A particularly strong spread of digital wallets is observed in the markets of developing countries (India, Brazil and others), notes Sergey Kondratenko. Here, limited access to traditional banking services is leading to the rise in popularity of mobile wallets issued by telecommunications companies. For example, in Africa, more than 621 million consumers already use such wallets, and the continent contributed 70% to the $1 trillion global value of mobile money.

Governments and banks, according to the expert, also realize the importance of overseeing the development of payment infrastructure. In Asia, financial institutions predominantly target a young and technologically savvy population, which is why they prefer to implement digital wallets instead of traditional bank accounts. For example, Thailand’s PromptPay system, created by the local central bank, has attracted more than 56 million users in a country of 71 million.

In turn, the European Commission is working on new rules and frameworks for the implementation of digital personal identification. This could significantly impact the development of digital payments. The European Payments Initiative (EPI), created by the European Mobile Payment Systems Association (EMPSA), aims to create a pan-European digital wallet.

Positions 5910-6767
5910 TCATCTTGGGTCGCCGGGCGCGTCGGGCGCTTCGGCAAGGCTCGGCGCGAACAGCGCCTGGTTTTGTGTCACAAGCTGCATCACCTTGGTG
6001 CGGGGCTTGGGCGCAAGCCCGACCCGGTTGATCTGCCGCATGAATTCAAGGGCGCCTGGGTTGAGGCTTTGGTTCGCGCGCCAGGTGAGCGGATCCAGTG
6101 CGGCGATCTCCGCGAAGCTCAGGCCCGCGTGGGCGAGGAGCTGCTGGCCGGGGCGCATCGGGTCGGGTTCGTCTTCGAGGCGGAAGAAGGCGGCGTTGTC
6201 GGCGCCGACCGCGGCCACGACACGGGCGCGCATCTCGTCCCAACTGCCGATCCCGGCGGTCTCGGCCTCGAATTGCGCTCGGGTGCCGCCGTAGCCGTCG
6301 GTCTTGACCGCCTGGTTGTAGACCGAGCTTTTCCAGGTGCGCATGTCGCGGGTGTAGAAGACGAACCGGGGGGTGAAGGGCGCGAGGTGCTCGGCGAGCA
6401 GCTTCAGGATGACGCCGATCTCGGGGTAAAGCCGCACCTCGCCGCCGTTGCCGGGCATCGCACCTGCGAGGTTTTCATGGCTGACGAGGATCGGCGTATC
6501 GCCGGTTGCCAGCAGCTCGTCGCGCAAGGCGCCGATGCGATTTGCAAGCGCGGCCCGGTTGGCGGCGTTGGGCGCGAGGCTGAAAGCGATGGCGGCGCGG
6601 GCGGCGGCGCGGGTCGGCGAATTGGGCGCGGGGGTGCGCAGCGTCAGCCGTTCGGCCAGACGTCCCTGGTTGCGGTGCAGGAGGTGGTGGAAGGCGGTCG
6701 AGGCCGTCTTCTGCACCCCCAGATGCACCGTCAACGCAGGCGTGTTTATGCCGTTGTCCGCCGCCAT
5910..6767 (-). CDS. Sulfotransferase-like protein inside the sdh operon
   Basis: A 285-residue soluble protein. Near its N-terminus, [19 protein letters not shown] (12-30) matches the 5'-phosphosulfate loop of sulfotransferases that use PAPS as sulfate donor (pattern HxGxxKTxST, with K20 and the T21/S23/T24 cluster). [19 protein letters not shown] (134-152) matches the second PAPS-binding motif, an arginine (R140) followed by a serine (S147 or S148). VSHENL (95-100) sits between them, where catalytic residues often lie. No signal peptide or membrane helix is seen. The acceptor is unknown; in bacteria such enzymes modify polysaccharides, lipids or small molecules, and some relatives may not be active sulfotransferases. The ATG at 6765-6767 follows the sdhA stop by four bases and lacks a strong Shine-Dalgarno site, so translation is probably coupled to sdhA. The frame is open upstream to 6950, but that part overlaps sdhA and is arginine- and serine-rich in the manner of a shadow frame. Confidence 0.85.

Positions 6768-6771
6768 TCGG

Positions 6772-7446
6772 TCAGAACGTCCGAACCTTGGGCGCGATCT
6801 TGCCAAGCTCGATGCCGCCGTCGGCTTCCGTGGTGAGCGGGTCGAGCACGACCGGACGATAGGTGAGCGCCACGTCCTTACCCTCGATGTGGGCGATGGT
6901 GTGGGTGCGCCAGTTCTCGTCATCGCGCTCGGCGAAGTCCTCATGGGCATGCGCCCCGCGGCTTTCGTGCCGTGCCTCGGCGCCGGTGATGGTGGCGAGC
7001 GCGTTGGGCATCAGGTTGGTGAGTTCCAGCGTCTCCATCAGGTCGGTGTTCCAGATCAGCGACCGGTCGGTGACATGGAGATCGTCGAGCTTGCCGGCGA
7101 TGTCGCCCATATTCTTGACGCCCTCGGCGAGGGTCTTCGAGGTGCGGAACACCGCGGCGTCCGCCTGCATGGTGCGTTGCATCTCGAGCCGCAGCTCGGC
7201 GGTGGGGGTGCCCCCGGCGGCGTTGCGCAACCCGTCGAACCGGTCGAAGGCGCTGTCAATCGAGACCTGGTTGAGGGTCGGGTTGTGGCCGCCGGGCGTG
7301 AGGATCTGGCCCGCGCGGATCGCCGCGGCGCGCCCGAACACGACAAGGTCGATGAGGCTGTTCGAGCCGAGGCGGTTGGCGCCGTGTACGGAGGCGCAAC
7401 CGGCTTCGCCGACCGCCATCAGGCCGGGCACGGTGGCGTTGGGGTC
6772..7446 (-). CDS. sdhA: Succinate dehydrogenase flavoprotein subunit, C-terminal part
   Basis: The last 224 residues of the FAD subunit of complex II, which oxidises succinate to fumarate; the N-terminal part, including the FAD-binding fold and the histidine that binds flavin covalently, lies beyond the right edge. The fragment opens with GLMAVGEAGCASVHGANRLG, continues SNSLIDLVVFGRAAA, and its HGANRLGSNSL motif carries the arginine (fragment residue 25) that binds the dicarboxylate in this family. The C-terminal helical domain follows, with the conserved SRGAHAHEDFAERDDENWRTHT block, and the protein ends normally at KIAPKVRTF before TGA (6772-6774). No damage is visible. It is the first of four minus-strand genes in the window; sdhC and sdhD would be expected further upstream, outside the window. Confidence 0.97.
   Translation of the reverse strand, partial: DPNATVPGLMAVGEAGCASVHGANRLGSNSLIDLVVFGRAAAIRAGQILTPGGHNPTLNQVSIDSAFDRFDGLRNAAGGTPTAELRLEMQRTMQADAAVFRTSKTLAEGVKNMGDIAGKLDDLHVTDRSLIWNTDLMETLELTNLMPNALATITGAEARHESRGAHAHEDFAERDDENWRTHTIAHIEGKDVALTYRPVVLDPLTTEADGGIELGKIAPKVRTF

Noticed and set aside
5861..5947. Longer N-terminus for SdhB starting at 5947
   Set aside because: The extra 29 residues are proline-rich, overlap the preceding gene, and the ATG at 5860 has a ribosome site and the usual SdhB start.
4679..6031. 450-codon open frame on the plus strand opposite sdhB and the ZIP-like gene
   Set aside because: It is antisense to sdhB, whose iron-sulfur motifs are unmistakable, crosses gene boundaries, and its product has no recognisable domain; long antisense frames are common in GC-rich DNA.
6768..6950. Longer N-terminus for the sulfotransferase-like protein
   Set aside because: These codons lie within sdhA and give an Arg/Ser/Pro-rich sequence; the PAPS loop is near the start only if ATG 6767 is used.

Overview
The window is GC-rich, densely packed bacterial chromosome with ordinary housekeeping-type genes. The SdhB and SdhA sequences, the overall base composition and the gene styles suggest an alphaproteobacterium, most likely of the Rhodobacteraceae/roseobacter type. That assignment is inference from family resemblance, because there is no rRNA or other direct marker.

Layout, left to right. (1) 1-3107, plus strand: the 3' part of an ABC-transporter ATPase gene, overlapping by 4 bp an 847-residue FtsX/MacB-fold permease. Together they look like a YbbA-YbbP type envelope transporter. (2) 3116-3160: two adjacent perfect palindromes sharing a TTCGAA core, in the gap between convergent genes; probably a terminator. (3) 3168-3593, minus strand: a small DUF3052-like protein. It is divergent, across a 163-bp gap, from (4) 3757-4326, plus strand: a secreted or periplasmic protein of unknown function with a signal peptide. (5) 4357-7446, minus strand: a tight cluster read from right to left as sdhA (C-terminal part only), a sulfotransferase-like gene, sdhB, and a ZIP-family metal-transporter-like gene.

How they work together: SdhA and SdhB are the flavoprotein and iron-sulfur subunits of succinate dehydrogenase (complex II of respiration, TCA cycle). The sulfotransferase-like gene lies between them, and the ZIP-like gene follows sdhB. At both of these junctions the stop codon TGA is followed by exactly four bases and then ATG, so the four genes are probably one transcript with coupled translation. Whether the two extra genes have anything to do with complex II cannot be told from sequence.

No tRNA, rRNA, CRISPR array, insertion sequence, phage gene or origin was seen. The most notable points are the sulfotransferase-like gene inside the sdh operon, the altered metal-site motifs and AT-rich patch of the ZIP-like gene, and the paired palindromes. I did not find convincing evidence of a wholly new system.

“If digital IDs and the digital euro become widespread, it will lead to increased interoperability between digital wallets, banks and financial services. Financial institutions will be able to conduct faster and more efficient KYC/AML checks using data from digital IDs and other customer-related accounts,” suggests Sergey Kondratenko.

The expert draws attention to the fact that these trends are forming a new payment ecosystem. Financial institutions need to monitor and adapt to remain competitive and meet customer expectations.

This article is for information purposes only and should not be considered trading or investment advice. Nothing herein shall be construed as financial, legal, or tax advice. Trading forex, cryptocurrencies, and CFDs pose a considerable risk of loss.